Foods to Eat During a Gout Attack

Cherries and berries

Cherries and berries, particularly tart cherries, have been shown to have anti-inflammatory properties and may help reduce the frequency of gout attacks. These fruits contain compounds that help lower uric acid levels and inhibit inflammation. Include fresh or frozen cherries and berries in your diet during a gout attack to potentially alleviate symptoms.

Citrus fruits

Citrus fruits like oranges, lemons, and grapefruits are rich in vitamin C, which has been associated with lower uric acid levels. Vitamin C helps dissolve urate crystals and facilitates their elimination from the body. Including citrus fruits in your diet during a gout attack can be beneficial for managing symptoms.

Low-fat dairy products

Low-fat dairy products, such as milk, yogurt, and cheese, contain lactic acid, which promotes the excretion of uric acid and can help lower uric acid levels in the body. Opt for low-fat or fat-free options to minimize saturated fat intake.

Complex carbohydrates

Complex carbohydrates like whole grains, legumes, and vegetables are excellent choices during a gout attack. These foods are high in fiber, vitamins, and minerals, and can also help lower uric acid levels. Incorporate foods like brown rice, quinoa, lentils, and leafy greens into your meals to support overall health and manage gout symptoms.

Lean proteins

When consuming protein during a gout attack, opt for lean sources such as skinless poultry, tofu, and low-mercury fish like salmon and trout. These protein sources offer essential nutrients without significantly contributing to uric acid production. Be mindful of portion sizes and cooking methods to minimize the intake of saturated fats and cholesterol.

What Should I Eat During A Gout Attack?

The Importance of Hydration

Why water is necessary during a gout attack

Staying hydrated is crucial during a gout attack as it helps dilute uric acid in the blood and promotes its excretion through the kidneys. Drinking an adequate amount of water can help prevent uric acid buildup and potentially alleviate gout symptoms. Additionally, proper hydration supports overall joint health and can contribute to reducing the risk of future gout attacks.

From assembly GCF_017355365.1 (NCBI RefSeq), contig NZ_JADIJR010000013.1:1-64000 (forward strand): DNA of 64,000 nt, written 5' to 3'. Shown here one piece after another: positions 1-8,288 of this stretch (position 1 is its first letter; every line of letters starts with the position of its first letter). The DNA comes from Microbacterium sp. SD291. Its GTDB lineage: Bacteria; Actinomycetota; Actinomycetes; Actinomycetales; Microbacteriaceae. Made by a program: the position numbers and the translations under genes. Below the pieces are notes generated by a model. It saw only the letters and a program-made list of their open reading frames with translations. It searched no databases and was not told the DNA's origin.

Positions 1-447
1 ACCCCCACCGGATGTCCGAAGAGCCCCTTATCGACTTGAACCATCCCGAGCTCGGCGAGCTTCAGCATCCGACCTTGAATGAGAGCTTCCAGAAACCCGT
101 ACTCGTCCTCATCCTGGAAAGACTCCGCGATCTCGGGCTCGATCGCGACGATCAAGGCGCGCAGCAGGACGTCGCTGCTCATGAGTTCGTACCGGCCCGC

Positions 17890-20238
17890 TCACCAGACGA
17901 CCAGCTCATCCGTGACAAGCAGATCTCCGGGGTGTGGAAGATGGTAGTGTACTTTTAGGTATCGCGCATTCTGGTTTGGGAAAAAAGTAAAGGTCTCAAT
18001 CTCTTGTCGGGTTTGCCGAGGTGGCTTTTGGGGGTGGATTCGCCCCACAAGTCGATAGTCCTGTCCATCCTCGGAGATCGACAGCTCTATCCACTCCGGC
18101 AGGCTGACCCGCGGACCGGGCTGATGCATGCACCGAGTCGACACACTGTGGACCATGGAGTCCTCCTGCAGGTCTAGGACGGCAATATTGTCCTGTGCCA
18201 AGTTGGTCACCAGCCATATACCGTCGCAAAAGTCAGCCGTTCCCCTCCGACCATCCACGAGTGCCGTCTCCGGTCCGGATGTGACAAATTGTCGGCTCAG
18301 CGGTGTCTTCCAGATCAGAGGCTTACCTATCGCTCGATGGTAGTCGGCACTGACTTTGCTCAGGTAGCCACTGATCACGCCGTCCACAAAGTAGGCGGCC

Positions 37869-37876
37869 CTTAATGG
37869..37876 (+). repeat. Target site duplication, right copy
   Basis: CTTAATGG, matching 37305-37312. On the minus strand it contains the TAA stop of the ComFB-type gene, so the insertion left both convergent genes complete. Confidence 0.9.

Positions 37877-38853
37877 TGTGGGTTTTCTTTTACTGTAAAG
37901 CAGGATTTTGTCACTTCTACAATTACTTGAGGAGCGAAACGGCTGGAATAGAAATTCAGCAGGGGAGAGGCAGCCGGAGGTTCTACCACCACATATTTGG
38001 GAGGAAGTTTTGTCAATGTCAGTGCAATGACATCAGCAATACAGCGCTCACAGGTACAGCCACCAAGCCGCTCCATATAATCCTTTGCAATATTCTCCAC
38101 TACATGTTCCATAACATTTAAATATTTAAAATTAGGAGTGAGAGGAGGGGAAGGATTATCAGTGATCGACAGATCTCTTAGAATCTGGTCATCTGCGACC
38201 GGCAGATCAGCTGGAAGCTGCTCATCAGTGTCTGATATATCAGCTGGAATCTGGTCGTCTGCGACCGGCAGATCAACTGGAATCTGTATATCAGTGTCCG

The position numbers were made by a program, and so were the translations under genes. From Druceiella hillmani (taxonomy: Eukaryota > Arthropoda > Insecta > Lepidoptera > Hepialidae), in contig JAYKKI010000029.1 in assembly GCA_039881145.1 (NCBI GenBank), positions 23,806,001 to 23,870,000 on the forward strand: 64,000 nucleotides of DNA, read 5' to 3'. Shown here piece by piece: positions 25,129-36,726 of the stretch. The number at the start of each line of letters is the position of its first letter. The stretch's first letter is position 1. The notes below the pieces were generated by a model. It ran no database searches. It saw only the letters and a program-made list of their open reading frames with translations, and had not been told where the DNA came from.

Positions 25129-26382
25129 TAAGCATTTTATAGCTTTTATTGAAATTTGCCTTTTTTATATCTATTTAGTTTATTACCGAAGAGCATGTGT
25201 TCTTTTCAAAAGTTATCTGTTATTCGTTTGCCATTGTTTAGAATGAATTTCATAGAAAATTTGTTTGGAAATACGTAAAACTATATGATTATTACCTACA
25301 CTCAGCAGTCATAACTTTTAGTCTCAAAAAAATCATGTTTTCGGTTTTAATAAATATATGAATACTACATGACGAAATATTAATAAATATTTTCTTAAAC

How much water to drink

The amount of water you should drink during a gout attack may vary depending on several factors, including your body weight, activity level, and climate. As a general guideline, aim to drink at least 8 cups (64 ounces) of water per day. However, you may need to increase this amount if you are in a hot environment, engaging in physical activity, or if your doctor advises otherwise.

Alternatives to plain water

If drinking plain water becomes monotonous, there are alternatives that can help you stay hydrated. Herbal teas, especially those with anti-inflammatory properties like chamomile or ginger tea, can be soothing and provide hydration. Infusing water with slices of citrus fruits, cucumber, or mint leaves can also add flavor without compromising hydration.

Role of Supplements During a Gout Attack

Benefits of vitamins C and E

Vitamin C is known for its antioxidant properties and its potential to lower uric acid levels in the body. It can help reduce inflammation and support overall joint health. Vitamin E, another antioxidant, may also have anti-inflammatory effects and contribute to managing gout symptoms. However, it is important to consult with a healthcare professional before starting any supplements to ensure they are appropriate for you.

Omega-3 fatty acids

Omega-3 fatty acids found in fish oil or flaxseed oil may have anti-inflammatory properties that can help reduce gout symptoms. These supplements have been shown to support joint health and reduce inflammation in various conditions, including gout. As with any supplement, it is important to discuss with your healthcare provider before incorporating them into your routine.

Potential risks of supplements

While supplements can offer potential benefits, it is essential to approach them with caution. Some supplements may interact with medications or have side effects, especially if taken in high doses. It is always recommended to consult with a healthcare professional before starting any supplements to ensure their safety and effectiveness for your specific situation.

What Should I Eat During A Gout Attack?

Understanding Flare-Ups: Minimizing and Managing

Triggers for gout flare-ups

Gout flare-ups can be triggered by various factors, including certain foods, alcohol, dehydration, obesity, stress, and certain medications. Identifying your personal triggers can help you minimize the frequency and intensity of flare-ups. Keeping a food and symptom diary can be useful in pinpointing any patterns or triggers that may be exacerbating your symptoms.

Strategies to minimize flare-ups

To minimize gout flare-ups, it is important to adopt a comprehensive approach that includes both dietary and lifestyle modifications. Apart from following a gout-friendly diet, maintaining a healthy weight, staying active, managing stress, avoiding alcohol and sugary beverages, and staying well-hydrated are all essential strategies to minimize the recurrence of gout attacks.

Managing a gout flare-up